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David Cameron slams ‘slippery’ AlexSalmond and accuses Boris Johnson of putting career before country

David Cameron (right) when he was Prime Minister with Boris Johnson
David Cameron (right) when he was Prime Minister with Boris Johnson

By PA Reporters

Scotland's former first minister Alex Salmond has been branded "the slipperiest of characters" by David Cameron, with the ex-PM saying it would have "hurt beyond belief" if Scots had voted for independence.

In his forthcoming autobiography, For The Record, the former Conservative leader concedes allowing the 2014 referendum to take place was a "gamble" - although he said it would have been a "much bigger gamble" to dismiss the issue.

After the SNP won an overall majority at Holyrood in 2011, Mr Cameron travelled to Edinburgh to negotiate the terms of the historic ballot.

The former prime minister said: "I went up to Edinburgh for my first negotiation meeting with the slipperiest of characters, Alex Salmond, Scotland's first minister, in February 2012.

"I always used to say you had to count your fingers on the way out of a meeting with him."

Mr Cameron had been at Balmoral for an audience with the Queen in the run-up to the referendum when a shock poll put 'Yes' narrowly in the lead.

Days later, the Queen urged Scots to "think very carefully" about the vote, with Mr Cameron saying he was "delighted" by her comments.

He wrote: "If I were the one who precipitated the end of our island story, it would hurt beyond belief."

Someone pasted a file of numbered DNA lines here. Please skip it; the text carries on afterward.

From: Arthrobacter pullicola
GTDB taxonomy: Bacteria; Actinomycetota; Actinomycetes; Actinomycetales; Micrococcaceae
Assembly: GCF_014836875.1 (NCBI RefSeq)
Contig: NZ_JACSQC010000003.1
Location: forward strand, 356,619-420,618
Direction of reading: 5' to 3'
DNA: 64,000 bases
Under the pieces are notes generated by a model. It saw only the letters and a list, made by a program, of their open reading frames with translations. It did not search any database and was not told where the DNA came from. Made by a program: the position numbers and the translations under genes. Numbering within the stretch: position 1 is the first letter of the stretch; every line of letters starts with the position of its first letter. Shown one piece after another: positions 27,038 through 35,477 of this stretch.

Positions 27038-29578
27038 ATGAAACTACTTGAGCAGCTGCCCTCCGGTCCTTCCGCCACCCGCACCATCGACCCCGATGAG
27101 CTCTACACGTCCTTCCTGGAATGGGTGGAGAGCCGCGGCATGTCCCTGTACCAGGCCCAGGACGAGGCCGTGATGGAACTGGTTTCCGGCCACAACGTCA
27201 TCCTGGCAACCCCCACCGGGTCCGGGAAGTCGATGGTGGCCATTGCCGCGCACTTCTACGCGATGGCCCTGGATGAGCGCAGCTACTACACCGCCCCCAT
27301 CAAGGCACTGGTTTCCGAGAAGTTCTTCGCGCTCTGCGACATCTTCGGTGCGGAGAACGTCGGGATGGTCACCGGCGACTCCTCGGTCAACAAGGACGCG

Mr Cameron said there was "panic" when the turnout in the referendum - which took place almost exactly five years ago on September 18, 2014 - was put at almost 85%, the highest in UK history. He recalled: "After Clackmannanshire declared at 1.30am with a solitary majority for no, I went to bed but I didn't sleep.

"The lead we were taking started closing overnight. But sure enough, after 4am the No votes kept rolling in.

"Two of the happiest hours of my life followed. Everything was going to be OK."

Scots voted by 55% to 45% against independence, with Mr Salmond announcing within hours of the result being declared that he would be stepping down as SNP leader and first minister.

Mr Cameron used his memoirs, serialised in the Sunday Times, to launch another stinging attack on Boris Johnson, claiming the Prime Minister "didn't believe" in Brexit and only backed the Leave campaign to further his career.

The Conservative former prime minister said Mr Johnson privately claimed there could be a "fresh renegotiation, followed by a second referendum" - which he now says he opposes.

In extracts of his long-awaited book, Mr Cameron also labelled Brexiteer Michael Gove, who was once a close friend, a "foam-flecked Faragist".

And he accused the leaders of the Leave campaign of declaring "open warfare" on him - and claimed they were guilty of "lying" to the public to win the 2016 referendum.

Mr Cameron wrote that the now-Prime Minister wanted to become the "darling of the party" and "didn't want to risk allowing someone else with a high profile - Mr Gove in particular - to win that crown".

"The conclusion I am left with is that he risked an outcome he didn't believe in because it would help his political career," he said.

On Mr Gove, the former PM said: "One quality shone through: disloyalty. Disloyalty to me and, later, disloyalty to Boris."

He said Mr Gove's claim the public was tired of experts made him "an ambassador for the truth-twisting age of populism".

"By the end, Boris and Michael seemed to me to be different people. Boris had backed something he didn't believe in.

"Michael had backed something he did perhaps believe in, but in the process had broken with his friends ... while taking up positions that were completely against his political identity.

"Both then behaved appallingly, attacking their own government, turning a blind eye to their side's unpleasant actions and becoming ambassadors for the expert-trashing, truth-twisting age of populism."

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